Football Manager Touch 2017 (Android) Review

By Brandon Howard 22.12.2016

Review for Football Manager Touch 2017 on Android

While the FIFA series has always offered a more hands-on approach to football matches, the Football Manager series takes a very behind the scenes stance. As the head coach, there's tons of information to consider when going into a match. Which players are best for each position? Which tactics work best against the opponent? What does team morale look like? Football Manager Touch 2017 offers all that information at the press of, well, several buttons.

After creating an avatar that serves as the head coach of a real-life team, Football Manager Touch 2017 displays literally every possible metric a new head coach would wish to know. Player stats, information regarding match tactics, training, player transfers and more are all easily accessible. There's a massive amount of depth to the information available, so reviewing it all can be a somewhat daunting task, yet one that some sectors of the gaming community will absolutely relish.

Screenshot for Football Manager Touch 2017 on Android

One of the most noticeably questionable design choices, though, is the lack of any sort of intuitive layout or overall design in terms of the interface. The menus don't tab in and out easily, and the in-match menus are an absolute mess to navigate during a high-pressure game. There's so much to keep track of, and the menus do not make on the fly changes easy. While there is a pause system that can be used to slow down the pace of the matches, it still doesn't feel natural to use, at least right at first.

The matches themselves are impressively rendered for a mobile title. Team-mates move and act much like someone would expect from a regular football title. It's not console levels of detail, but it's a nice interface for viewing the progress of each competitive fixture. It's frequently broken up by menus and charts, and it serves as more of a highlight for actual goals, but it definitely adds some flavour while adjusting team strategies.

Screenshot for Football Manager Touch 2017 on Android

It's really interesting to see all the different metrics that a coach can use to impact the flow through team management, and having control of all of those is definitely a different experience. It's kind of mind-boggling right off the bat, and it's not really an experience that is the friendliest for newcomers. Eventually, however, a comfortable rhythm can be reached, but it's definitely rough going for a while.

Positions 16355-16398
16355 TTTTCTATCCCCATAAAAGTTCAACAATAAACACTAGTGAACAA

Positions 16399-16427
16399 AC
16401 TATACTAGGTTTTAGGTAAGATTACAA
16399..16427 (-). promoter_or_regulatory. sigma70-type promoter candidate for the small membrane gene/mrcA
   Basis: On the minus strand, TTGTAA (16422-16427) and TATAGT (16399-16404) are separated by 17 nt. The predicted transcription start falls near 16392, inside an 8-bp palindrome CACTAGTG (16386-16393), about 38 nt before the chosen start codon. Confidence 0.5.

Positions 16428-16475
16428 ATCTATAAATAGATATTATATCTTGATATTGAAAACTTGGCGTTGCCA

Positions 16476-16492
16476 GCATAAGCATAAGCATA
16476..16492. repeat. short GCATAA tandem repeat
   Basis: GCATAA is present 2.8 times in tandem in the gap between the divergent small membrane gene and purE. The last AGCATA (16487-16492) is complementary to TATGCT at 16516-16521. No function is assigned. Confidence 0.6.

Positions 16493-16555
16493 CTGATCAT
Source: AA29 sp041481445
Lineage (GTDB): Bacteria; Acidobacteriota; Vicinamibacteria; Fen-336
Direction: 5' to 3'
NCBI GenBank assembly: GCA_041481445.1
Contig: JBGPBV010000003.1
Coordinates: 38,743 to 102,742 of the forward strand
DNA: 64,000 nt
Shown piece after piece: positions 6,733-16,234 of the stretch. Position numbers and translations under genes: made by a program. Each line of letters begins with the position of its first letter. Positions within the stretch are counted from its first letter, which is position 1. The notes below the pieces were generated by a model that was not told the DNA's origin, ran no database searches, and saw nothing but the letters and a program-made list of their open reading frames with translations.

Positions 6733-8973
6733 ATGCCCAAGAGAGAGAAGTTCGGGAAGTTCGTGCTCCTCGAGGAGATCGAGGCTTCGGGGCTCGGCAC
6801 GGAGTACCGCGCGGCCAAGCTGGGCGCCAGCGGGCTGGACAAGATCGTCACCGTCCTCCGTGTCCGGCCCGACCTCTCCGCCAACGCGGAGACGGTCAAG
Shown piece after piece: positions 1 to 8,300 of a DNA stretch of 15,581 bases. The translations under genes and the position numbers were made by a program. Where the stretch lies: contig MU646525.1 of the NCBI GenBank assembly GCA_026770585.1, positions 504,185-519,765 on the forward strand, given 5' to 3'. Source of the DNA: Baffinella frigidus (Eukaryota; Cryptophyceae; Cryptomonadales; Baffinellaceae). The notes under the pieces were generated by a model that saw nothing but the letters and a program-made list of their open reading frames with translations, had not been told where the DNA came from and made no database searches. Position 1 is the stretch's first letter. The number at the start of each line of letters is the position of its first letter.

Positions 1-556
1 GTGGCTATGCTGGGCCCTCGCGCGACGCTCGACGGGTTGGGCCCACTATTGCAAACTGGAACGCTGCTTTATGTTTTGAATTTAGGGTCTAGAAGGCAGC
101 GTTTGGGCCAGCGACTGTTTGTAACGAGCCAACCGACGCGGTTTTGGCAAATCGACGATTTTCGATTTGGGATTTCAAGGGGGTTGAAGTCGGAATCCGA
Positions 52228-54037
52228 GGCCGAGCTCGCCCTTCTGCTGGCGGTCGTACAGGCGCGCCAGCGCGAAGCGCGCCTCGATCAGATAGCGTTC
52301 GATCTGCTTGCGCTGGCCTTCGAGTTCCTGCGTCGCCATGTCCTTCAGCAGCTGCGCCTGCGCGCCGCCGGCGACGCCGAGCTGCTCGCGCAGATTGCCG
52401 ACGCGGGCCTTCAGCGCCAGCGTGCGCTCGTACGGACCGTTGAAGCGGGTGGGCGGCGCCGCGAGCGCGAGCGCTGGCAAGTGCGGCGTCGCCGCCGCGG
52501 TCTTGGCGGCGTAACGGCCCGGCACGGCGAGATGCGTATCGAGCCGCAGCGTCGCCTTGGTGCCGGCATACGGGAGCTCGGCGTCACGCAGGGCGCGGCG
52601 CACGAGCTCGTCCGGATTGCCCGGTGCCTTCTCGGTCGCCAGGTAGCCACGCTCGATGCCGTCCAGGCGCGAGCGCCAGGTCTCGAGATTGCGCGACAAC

The one, extremely pressing, issue is the frequent updates the app seems to require. In just a week of using the app, it went through over three updates, each taking over twenty minutes to complete. Opening the game takes quite a while, too, and matches can take ages to load in and out of. Along with frequent bugs and random crashes, it's not a super steady experience, and one that doesn't feel suited to portability.

Screenshot for Football Manager Touch 2017 on Android

As a side note, injuries can be treated through in-app purchases, but that honestly just feels lazy. On top of the existing price tag for the title, the in-game purchases feel a little absurd. They aren't necessary to succeed, especially as the team's funds grow with repeated success, but it's hard to feel good about a mechanic like this in a paid game. Throw in the fact that a large sector of the Android community will struggle to get this to even work on their devices, and although Football Manager Touch 2017 may not have given away a penalty, it certainly has done one too many niggling challenges and picked up a yellow card.

Screenshot for Football Manager Touch 2017 on Android

Cubed3 Rating

6/10
Rated 6 out of 10

Good

While some of the choices behind Football Manager Touch 2017 are a little strange, it's a little awe-inspiring how much information is at your disposal. It's not as accessible as might be hoped, especially considering the massive updates it regularly needs, but the sheer attention to detail is extremely impressive. While it's definitely not welcoming to new players, it's kind of addictive after the initial shock wears off and more options start to open up. Mechanically minded football fans will definitely want to check this out.

Developer

Sports Interactive

Publisher

SEGA

Genre

Simulation

Players

1

C3 Score

Rated $score out of 10  6/10

Reader Score

Rated $score out of 10  0 (0 Votes)

European release date Out now   North America release date Out now   Japan release date None   Australian release date Out now   

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